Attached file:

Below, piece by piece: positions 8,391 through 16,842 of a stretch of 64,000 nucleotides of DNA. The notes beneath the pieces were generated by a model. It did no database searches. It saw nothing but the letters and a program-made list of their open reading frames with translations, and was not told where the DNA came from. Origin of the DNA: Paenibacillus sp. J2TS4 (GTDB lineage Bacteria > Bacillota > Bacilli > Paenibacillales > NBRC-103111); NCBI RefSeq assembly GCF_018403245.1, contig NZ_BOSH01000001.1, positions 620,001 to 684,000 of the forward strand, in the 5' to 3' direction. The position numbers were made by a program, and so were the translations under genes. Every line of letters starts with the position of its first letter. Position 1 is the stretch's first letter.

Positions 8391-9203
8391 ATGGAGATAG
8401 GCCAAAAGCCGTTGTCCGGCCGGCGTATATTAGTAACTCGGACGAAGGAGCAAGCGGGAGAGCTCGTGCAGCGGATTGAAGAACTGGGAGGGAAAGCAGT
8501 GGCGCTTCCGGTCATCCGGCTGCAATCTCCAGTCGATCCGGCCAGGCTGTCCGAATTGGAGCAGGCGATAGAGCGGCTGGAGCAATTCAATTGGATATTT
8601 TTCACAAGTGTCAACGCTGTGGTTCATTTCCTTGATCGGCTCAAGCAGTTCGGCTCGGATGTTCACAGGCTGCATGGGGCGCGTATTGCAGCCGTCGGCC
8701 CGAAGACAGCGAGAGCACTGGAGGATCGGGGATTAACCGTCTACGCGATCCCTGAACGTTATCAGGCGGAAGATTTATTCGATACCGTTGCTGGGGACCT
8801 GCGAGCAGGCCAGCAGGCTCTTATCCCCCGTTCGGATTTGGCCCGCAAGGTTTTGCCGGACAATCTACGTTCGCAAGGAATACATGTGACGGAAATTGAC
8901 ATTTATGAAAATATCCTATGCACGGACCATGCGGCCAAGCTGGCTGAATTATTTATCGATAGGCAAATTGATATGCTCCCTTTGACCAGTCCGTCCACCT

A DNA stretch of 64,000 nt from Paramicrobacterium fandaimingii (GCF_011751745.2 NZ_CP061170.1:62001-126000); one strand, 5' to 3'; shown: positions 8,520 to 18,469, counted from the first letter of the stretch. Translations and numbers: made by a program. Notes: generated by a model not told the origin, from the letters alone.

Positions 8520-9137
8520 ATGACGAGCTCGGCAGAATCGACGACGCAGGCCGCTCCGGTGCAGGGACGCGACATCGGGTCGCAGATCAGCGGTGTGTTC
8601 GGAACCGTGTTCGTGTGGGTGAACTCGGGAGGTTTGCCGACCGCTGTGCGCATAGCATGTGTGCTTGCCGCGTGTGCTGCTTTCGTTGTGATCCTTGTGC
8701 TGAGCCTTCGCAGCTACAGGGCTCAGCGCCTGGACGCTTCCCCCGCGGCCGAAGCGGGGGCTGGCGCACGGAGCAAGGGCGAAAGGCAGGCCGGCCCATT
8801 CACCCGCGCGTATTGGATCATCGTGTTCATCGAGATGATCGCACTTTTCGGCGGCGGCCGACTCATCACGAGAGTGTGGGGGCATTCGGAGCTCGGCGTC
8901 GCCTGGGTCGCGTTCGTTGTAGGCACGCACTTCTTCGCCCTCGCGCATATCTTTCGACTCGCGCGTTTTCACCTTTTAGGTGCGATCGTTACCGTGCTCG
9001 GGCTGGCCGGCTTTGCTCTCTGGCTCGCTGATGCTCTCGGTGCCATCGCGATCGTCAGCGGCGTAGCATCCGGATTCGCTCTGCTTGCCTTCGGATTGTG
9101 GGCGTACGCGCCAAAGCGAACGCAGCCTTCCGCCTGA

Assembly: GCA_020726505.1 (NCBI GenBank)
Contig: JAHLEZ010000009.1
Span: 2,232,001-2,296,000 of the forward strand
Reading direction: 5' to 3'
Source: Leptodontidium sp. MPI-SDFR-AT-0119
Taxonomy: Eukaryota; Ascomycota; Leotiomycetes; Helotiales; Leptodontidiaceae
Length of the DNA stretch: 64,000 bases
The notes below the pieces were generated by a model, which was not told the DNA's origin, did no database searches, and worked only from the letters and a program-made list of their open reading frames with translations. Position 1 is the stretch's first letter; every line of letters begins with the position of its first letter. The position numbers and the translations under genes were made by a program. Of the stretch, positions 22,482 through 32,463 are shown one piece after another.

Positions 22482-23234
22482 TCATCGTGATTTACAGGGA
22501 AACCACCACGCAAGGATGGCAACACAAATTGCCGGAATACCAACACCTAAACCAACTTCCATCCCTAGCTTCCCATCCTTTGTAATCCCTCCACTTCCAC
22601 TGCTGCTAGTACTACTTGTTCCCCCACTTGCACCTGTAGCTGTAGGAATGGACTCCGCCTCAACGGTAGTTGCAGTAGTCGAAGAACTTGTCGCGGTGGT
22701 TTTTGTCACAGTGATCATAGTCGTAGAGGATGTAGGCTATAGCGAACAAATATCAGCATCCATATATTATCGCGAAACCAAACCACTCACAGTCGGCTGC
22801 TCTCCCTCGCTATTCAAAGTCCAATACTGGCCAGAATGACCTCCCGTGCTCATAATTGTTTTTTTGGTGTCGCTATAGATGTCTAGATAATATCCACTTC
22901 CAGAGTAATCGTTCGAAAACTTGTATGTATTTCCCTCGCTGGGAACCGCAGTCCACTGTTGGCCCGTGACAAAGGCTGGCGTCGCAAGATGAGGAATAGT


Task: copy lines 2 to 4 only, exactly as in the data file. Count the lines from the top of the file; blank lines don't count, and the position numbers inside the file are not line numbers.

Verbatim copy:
Positions 8391-9203
8391 ATGGAGATAG
8401 GCCAAAAGCCGTTGTCCGGCCGGCGTATATTAGTAACTCGGACGAAGGAGCAAGCGGGAGAGCTCGTGCAGCGGATTGAAGAACTGGGAGGGAAAGCAGT